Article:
Even as a child, I considered sleep to be the most precious commodity on Earth—more valuable than gold, diamonds or Topps baseball cards. So, as a 9-year-old boy blissfully lost to the dreamworld in my New Jersey bedroom, I was more than a little annoyed—not to mention perplexed—when my parents shook me awake around 10 pm on July 20, 1969, turned on our very small black-and-white television, and insisted I focus on some previously unthinkable event happening far, far, far away.
Of course, 50 years later, like many Americans, I vividly remember the thrill of watching Neil Armstrong plant his feet on the surface of the moon and utter those now immortal words: “That’s one small step for man, one giant leap for mankind.” It was the beginning of a new era in America, not only of space exploration, but of possibilities for a brighter future.
Unsurprisingly, there are a huge variety of ways to celebrate, commemorate and honor this milestone throughout New York City. Here are 11 suggestions that are sure to “land” with you and your family.
Leave it to the august Metropolitan Museum of Art (1000 Fifth Ave., 212.535.7710) to create “Apollo’s Muse: The Moon in the Age of Photography,” a must-see exhibition of more than 250 photographs and drawings related to the moon and space—some dating as far back as the 1500s, others showing moments from that historic 1969 mission. All of them will definitely fascinate viewers of all ages.
Join the Space Race
The American Museum of Natural History (Central Park West, at W. 79th St., 212.769.5100) marks the occasion on July 20 with “SpaceFest,” a day of family-friendly presentations, performances and hands-on activities about the wonders of the moon, Mars and beyond. And whether you’re there that day—or simply have to visit another time—make sure to stop by the museum’s world-famous Hayden Planetarium for a look at its extraordinary 25-minute “Dark Universe” space show.
The Intrepid Sea, Air & Space Museum (Pier 86, 12th Ave., at W. 46th St., 212.245.0072) is going all-out; there is a special pop-up installation, the “Giant Leaps Planetarium Show” and a special night of comedy all set for July 20. Meanwhile, all summer long, you can take in “Apollo 11: Media, the Moon and Beyond,” an imaginative installation of archived news media displayed on vintage televisions, located beneath the Intrepid’s space shuttle!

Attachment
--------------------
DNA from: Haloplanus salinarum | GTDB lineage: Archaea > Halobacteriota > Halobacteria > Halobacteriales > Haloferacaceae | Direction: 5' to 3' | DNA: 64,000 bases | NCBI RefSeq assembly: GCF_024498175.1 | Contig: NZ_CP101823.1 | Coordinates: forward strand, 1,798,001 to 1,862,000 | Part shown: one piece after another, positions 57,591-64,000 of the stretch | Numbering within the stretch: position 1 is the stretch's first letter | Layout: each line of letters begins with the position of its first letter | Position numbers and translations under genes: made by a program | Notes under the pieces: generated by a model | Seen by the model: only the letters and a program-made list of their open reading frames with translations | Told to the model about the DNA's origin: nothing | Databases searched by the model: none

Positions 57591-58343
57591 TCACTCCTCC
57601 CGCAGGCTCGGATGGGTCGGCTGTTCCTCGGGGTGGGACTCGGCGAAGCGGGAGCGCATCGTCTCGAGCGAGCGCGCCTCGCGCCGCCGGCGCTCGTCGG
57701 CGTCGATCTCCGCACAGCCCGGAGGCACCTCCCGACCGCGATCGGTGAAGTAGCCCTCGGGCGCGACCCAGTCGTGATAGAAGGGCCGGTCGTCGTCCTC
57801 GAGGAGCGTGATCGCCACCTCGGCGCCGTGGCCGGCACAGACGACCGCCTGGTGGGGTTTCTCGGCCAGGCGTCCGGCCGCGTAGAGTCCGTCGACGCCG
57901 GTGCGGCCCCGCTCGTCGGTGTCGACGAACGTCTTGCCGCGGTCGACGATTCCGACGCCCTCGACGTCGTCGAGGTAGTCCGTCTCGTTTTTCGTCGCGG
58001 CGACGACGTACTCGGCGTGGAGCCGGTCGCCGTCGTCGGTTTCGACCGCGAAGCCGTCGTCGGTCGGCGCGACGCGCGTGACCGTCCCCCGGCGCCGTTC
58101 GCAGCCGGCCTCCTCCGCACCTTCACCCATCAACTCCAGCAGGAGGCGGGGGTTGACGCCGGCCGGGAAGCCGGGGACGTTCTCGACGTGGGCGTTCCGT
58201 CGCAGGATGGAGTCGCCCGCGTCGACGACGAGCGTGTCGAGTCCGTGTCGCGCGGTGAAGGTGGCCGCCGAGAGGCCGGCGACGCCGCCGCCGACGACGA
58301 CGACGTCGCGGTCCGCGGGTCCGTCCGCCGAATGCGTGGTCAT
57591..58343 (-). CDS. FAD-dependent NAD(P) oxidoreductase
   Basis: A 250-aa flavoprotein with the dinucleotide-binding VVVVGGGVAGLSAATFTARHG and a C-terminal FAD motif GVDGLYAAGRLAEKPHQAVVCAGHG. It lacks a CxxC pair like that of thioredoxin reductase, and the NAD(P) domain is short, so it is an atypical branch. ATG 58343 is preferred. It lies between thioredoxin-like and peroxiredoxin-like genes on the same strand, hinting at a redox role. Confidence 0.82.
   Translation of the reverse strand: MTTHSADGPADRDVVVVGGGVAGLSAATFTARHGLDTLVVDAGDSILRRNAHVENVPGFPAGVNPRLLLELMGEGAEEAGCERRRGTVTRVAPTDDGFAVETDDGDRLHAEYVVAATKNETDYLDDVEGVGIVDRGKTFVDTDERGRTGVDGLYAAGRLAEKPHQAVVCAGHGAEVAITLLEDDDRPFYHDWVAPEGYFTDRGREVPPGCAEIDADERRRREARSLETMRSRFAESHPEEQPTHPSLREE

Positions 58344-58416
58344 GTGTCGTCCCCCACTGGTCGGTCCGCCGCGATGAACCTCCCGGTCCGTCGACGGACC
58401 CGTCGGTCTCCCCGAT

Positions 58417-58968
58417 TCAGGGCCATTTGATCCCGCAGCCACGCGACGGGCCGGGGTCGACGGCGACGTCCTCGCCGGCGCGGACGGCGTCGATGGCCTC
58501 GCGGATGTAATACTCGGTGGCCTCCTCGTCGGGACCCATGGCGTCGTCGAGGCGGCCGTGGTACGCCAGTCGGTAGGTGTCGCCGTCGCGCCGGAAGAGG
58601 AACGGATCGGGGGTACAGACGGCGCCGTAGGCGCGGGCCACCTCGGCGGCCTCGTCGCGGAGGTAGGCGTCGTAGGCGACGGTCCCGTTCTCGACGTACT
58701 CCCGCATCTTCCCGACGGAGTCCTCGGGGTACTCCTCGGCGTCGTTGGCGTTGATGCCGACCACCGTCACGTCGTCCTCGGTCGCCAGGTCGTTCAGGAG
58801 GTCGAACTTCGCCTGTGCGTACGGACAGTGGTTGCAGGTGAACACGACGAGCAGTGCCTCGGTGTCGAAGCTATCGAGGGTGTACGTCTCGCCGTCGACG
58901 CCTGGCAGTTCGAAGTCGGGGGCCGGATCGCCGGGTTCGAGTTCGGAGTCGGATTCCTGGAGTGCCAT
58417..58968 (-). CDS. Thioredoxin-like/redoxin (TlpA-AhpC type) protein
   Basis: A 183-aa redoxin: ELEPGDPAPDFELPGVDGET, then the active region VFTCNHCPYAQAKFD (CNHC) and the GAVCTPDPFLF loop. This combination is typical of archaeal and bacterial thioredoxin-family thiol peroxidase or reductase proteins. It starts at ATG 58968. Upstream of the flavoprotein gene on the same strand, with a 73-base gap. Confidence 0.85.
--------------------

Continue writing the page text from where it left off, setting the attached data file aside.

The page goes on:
Dress to Impress
In the 1960s and 1970s, no one was on the cutting edge of fashion more than the great French couturier Pierre Cardin. Fittingly, “Pierre Cardin: Future Fashion,” an exciting new exhibition at the Brooklyn Museum (200 Eastern Parkway, Brooklyn, 718.638.5000), presents over 170 objects drawn from his atelier and archives, including clothing, furniture, lighting, fashion sketches, personal photographs and more, all displayed in an environment inspired by Cardin’s unique design sense. Oh là là!
Up, Up and Away!
One consequence of the moon landing was that every kid wanted to become an astronaut, and that’s just as true today. In “Above and Beyond,” at the New York Hall of Science (47-01 111th St., Queens, 718.699.0005), visitors can immerse themselves in the wonders of flight, space travel and aerospace innovation. Among the highlights are the chance to step into a simulated space elevator that travels to the edge of the universe and the opportunity to design and test a supersonic fighter jet in a virtual high-speed flying competition.
Time for the Timeline